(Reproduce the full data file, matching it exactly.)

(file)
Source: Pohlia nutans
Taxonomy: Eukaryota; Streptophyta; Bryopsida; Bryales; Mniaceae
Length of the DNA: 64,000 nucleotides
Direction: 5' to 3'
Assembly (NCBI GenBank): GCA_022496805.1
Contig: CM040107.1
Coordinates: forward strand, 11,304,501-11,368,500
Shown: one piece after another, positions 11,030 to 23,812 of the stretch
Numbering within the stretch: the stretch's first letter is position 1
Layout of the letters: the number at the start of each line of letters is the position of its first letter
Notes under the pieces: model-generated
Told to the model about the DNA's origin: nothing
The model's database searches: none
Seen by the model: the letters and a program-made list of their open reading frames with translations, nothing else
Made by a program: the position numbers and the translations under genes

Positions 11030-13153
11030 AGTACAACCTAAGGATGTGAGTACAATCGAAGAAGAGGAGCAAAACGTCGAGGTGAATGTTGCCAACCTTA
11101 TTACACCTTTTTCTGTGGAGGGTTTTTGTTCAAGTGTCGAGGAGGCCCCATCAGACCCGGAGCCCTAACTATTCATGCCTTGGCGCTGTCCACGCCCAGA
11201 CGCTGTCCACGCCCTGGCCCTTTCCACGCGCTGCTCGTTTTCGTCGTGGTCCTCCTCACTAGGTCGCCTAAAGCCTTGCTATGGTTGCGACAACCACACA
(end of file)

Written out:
Source: Pohlia nutans
Taxonomy: Eukaryota; Streptophyta; Bryopsida; Bryales; Mniaceae
Length of the DNA: 64,000 nucleotides
Direction: 5' to 3'
Assembly (NCBI GenBank): GCA_022496805.1
Contig: CM040107.1
Coordinates: forward strand, 11,304,501-11,368,500
Shown: one piece after another, positions 11,030 to 23,812 of the stretch
Numbering within the stretch: the stretch's first letter is position 1
Layout of the letters: the number at the start of each line of letters is the position of its first letter
Notes under the pieces: model-generated
Told to the model about the DNA's origin: nothing
The model's database searches: none
Seen by the model: the letters and a program-made list of their open reading frames with translations, nothing else
Made by a program: the position numbers and the translations under genes

Positions 11030-13153
11030 AGTACAACCTAAGGATGTGAGTACAATCGAAGAAGAGGAGCAAAACGTCGAGGTGAATGTTGCCAACCTTA
11101 TTACACCTTTTTCTGTGGAGGGTTTTTGTTCAAGTGTCGAGGAGGCCCCATCAGACCCGGAGCCCTAACTATTCATGCCTTGGCGCTGTCCACGCCCAGA
11201 CGCTGTCCACGCCCTGGCCCTTTCCACGCGCTGCTCGTTTTCGTCGTGGTCCTCCTCACTAGGTCGCCTAAAGCCTTGCTATGGTTGCGACAACCACACA